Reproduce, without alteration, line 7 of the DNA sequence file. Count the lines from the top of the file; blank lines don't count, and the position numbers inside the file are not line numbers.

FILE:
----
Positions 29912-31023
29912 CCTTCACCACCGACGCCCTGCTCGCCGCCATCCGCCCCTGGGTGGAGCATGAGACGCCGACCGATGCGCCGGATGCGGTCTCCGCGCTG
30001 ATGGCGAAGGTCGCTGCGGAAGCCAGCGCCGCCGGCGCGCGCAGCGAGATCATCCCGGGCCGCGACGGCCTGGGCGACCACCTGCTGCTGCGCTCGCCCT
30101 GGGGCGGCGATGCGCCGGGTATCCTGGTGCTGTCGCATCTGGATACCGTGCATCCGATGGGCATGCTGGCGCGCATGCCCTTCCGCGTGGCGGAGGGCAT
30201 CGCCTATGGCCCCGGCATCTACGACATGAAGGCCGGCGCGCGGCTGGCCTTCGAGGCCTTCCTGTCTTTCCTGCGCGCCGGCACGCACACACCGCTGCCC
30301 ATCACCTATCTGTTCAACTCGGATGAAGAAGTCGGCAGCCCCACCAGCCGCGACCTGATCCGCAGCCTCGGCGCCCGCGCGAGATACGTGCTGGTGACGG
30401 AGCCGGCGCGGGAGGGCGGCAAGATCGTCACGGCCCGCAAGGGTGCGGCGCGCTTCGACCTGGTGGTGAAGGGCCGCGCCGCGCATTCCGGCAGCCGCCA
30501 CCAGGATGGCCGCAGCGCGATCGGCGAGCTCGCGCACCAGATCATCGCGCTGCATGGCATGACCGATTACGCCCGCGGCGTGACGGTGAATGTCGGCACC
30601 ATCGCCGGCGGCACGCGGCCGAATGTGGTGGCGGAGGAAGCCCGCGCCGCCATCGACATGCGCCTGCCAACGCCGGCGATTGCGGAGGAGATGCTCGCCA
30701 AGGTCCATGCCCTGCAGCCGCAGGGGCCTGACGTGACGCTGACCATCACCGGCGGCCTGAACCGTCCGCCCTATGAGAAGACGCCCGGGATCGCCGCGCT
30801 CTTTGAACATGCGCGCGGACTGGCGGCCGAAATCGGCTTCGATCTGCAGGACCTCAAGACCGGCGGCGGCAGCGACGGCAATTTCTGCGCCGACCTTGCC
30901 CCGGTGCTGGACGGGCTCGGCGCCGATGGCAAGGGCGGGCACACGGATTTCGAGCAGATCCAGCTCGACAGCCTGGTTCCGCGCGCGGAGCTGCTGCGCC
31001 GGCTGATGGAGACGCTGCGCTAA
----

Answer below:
30401 AGCCGGCGCGGGAGGGCGGCAAGATCGTCACGGCCCGCAAGGGTGCGGCGCGCTTCGACCTGGTGGTGAAGGGCCGCGCCGCGCATTCCGGCAGCCGCCA